Opinion

Slipper saga not quite Watergate

AUSTRALIA'S Watergate? Well, probably not.

Anthony Albanese and Mike Kelly are getting ahead of themselves in comparing the Ashby-Brough fiasco with the criminal conspiracy that ultimately brought down the most powerful man on earth.

Although the tragic farce surrounding Peter Slipper has been deceitful, treacherous, vicious, totally unethical and immeasurably sleazy, it is unlikely to have the earth-shaking consequences of its American predecessor.

But having said that, it should be noted that both affairs went beyond what would normally be condoned by society, or even the law. Watergate began with an actual crime, the break-in and robbery at the headquarters of the Democrat Party. James Ashby deliberately abstracted the contents of Slipper's private diary and sent them to his political opponent. This has not yet resulted in charges being laid, but the case has a way to run yet.

Even so, ask the cynics among the political insiders, the media and large sections of the public, so what?

So a bunch of politicians and their mates indulged in a conspiracy - well, isn't that what politicians do? Run plots against their enemies and rivals (the difference purely one of terminology)? Labor Party politics is based on unedifying factional power plays and even Malcolm Turnbull, that model of Liberal rectitude, masterminded the mother of all branch stacks to gain preselection in his seat of Wentworth over the incumbent Peter King.

Tony Abbott's career has been littered with conspiracies: he was the one who hawked stories of Cheryl Kernot's sex life around the press gallery and memorably intrigued with Peter Coleman and Piers Akerman to destroy Pauline Hanson. Surely the only sin is in getting caught?

But while that is unfortunately true of Australian politics up to a point, there was one big difference in the current case, and that is that it involved the courts. Politicians are expected to play their games on their own turf, and not attempt to encroach on the judicial system. In this context it is noteworthy that nearly all those mentioned in the case - Peter Slipper, James Ashby, Slipper aide Karen Doane, Mal Brough, L-NP president Bruce McIver, state minister Mark McArdle, David Russell QC, Clive Palmer - are Queenslanders.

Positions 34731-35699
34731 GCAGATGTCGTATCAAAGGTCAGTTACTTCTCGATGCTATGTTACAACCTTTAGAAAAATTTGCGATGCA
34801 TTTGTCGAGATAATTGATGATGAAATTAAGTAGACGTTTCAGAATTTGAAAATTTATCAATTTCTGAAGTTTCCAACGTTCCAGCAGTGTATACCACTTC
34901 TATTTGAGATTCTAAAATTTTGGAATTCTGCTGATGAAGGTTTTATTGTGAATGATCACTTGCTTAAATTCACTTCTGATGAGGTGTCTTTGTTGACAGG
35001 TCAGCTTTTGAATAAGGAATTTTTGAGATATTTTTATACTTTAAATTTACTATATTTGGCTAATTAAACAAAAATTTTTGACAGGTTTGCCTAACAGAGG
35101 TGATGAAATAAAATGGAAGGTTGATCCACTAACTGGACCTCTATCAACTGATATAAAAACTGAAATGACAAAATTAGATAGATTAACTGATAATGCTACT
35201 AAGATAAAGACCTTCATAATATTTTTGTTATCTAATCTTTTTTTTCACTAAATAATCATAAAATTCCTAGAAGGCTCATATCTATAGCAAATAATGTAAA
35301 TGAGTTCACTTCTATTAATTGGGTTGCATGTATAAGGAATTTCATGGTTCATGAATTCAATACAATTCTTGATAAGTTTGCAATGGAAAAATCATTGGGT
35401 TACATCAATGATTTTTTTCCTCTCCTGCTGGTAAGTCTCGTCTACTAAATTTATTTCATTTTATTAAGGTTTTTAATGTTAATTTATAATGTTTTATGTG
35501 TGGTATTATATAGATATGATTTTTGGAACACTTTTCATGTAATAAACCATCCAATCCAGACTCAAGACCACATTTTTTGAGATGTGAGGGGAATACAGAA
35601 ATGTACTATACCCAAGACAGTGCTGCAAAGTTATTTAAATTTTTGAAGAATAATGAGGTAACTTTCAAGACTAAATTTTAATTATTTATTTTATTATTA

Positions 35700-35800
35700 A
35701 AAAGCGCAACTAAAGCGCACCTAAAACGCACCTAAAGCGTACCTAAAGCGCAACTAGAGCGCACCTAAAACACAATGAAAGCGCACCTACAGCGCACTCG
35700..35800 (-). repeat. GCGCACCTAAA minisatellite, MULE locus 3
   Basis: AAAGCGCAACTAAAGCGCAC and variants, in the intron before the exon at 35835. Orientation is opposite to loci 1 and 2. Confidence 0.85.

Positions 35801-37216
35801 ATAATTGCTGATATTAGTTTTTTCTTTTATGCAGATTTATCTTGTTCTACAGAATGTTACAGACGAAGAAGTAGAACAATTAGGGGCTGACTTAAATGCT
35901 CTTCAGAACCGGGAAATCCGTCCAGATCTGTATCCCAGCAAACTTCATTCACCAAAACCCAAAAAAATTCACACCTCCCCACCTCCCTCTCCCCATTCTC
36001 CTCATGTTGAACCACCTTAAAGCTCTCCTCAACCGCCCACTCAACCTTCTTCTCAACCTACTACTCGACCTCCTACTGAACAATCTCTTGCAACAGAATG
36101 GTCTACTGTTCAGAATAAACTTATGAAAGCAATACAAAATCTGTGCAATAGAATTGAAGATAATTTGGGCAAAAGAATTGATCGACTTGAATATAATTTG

As Joh Bjelke-Petersen repeatedly showed, he and his fellow banana benders have always had a problem with the doctrine of the separation of powers, the inviolable constitutional premise which guarantees that the three arms of government - the executive, the legislature and the judiciary - all have their distinct and independent role and none of them may interfere with the other two.

As soon as Ashby and his co-conspirators crossed that line by lodging a statement of claim in the Federal Court, they were taking on forces over which they had no control and ones which were instinctively sceptical about political game-playing, and who would deeply resent any attempt to use them as part of it.

Judge Steven Rares (who is not a Queenslander) made no secret of his unhappiness at being dragged into what he saw as an abuse of process by both the plaintiff and his legal-public relations team. Any merit the case may have had, he expostulated, had been overwhelmed by the real motives, which were purely political. Coming from a seasoned and respected judge, there could hardly have been a more comprehensive put-down.

And Rares reserved some of his harshest criticism for Ashby's legal guru, the very high-profile Michael Harmer, for what he termed "scandalous" conduct of the case. Harmer, predictably, rejected the rebuke and is apparently encouraging Ashby to lodge and appeal against the judgment. This prospect is providing a useful shield for opposition, and in particular Tony Abbott, Joe Hockey and Christopher Pyne, all of whom were, according to a gleeful government, heavily involved in the conspiracy from the beginning.

But the idea of an appeal has also amplified the cries of that old political poser: "Where's the money coming from?" which, one suspects, is the last question Ashby will want to answer, because it is hardly likely to be from his own pockets. Harmer and his pricey PR sidekick Anthony McClellan apparently appeared on a no-win, no-fee basis, so that's okay - for the moment. But the barristers didn't and Rares has ordered Ashby to pay Slipper's costs as well.

Ashby has the $50,000 he got from the Commonwealth prematurely settling the case to fall back on, but even if that is enough to pay his current expenses, it certainly won't cover an appeal; which is where his personal Catch 22 comes in.

Ashby undoubtedly has friends with money: two of the most prominent are the Liberal Party of Australia and News Ltd. But for either of those to produce a cheque book would be an admission that Rares was quite right - the whole thing is indeed a political conspiracy, a stitch-up to hurt Slipper, advantage Brough and boost Tony Abbott's quest for an election.

Topics:  opinion


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